The Corona Poor

Who are the new poor living on the breadline because of Covid-19?

Elsa and Noemi are both contract teachers who are now out of work because of the coronavirus emergency. There’s Marco, an electrician, Abukar a carpenter, and Elena, who supported herself and her son through babysitting and working in a school canteen, while Calogero put bread on the family table by working as an informal parking attendant near Milan’s San Siro Stadium. From one day to the next all of them were prevented from making a living and were forced to stay home.

The impact of the coronavirus on the economy and on employment has been devastating. Many people are stranded at home, without redundancy payments or social safety nets other than the help provided by charities such as the Caritas Ambrosiana or the Fondazione Progetto Arca.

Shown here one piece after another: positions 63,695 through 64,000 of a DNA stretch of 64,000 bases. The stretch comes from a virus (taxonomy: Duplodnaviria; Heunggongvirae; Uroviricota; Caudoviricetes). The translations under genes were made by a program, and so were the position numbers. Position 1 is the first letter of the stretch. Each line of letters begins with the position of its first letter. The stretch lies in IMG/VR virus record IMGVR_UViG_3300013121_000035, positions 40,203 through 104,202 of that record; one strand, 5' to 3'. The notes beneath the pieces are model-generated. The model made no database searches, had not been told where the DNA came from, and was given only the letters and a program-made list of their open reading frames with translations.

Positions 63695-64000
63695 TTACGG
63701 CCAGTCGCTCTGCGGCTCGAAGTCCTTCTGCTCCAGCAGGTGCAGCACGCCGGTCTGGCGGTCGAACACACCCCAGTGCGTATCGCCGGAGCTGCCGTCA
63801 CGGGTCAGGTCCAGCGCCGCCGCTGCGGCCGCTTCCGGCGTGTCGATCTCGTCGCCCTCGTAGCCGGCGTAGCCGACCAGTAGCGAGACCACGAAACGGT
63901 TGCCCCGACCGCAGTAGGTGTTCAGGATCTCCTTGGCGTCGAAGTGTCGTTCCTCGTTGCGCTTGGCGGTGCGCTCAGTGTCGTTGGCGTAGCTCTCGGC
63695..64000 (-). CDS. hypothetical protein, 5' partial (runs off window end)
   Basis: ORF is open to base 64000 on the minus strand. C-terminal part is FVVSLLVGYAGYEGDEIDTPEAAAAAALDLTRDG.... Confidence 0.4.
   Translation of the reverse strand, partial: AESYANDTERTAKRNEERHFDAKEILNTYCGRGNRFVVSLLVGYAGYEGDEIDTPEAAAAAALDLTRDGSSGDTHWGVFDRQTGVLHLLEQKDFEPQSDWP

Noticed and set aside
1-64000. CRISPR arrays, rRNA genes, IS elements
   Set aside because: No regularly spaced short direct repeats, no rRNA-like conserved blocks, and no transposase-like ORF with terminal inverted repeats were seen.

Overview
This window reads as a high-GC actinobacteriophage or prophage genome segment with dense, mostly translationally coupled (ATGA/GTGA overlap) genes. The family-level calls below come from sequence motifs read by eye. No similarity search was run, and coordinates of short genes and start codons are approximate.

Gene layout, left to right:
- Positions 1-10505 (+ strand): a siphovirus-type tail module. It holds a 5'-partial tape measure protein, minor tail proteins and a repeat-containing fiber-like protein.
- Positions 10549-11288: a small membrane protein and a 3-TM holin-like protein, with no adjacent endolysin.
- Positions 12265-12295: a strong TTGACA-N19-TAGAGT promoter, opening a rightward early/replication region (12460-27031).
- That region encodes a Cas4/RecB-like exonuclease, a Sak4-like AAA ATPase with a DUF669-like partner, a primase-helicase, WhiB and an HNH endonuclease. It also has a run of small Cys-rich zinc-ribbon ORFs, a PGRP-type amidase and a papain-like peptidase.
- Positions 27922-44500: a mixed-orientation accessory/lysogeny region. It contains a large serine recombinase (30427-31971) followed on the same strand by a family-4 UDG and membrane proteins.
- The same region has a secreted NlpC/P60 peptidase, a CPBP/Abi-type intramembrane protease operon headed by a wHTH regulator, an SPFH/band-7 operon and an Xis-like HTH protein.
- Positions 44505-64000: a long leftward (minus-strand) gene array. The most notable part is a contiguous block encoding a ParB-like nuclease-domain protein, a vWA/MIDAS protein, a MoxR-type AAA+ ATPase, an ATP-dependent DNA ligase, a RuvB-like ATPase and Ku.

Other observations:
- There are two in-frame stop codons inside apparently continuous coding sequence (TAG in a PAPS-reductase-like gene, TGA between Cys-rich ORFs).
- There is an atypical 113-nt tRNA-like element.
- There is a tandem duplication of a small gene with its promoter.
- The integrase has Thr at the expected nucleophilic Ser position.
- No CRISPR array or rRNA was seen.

Many Milanese were already experiencing hardship prior to the coronavirus emergency, some with precarious temporary jobs or fixed-term contracts. These people and others have seen the door to gainful employment slammed shut in their faces: no teleworking, no savings to fall back on, just poverty that gets worse with each passing day.

During the lockdown half of the Italian population has stopped working. The government’s official figures currently count 1 million 700 thousand fewer people in work in 2020. This tsunami has swept up those on short-term contracts, part-time or seasonal workers and those working in the informal economy off the books. Colidretti, an agricultural association, claims that in Italy there are at least one million new poor in need of real assistance just to feed themselves, in addition to the 4 to 5 million people who were already living in poverty prior to the epidemic.

( 2020 )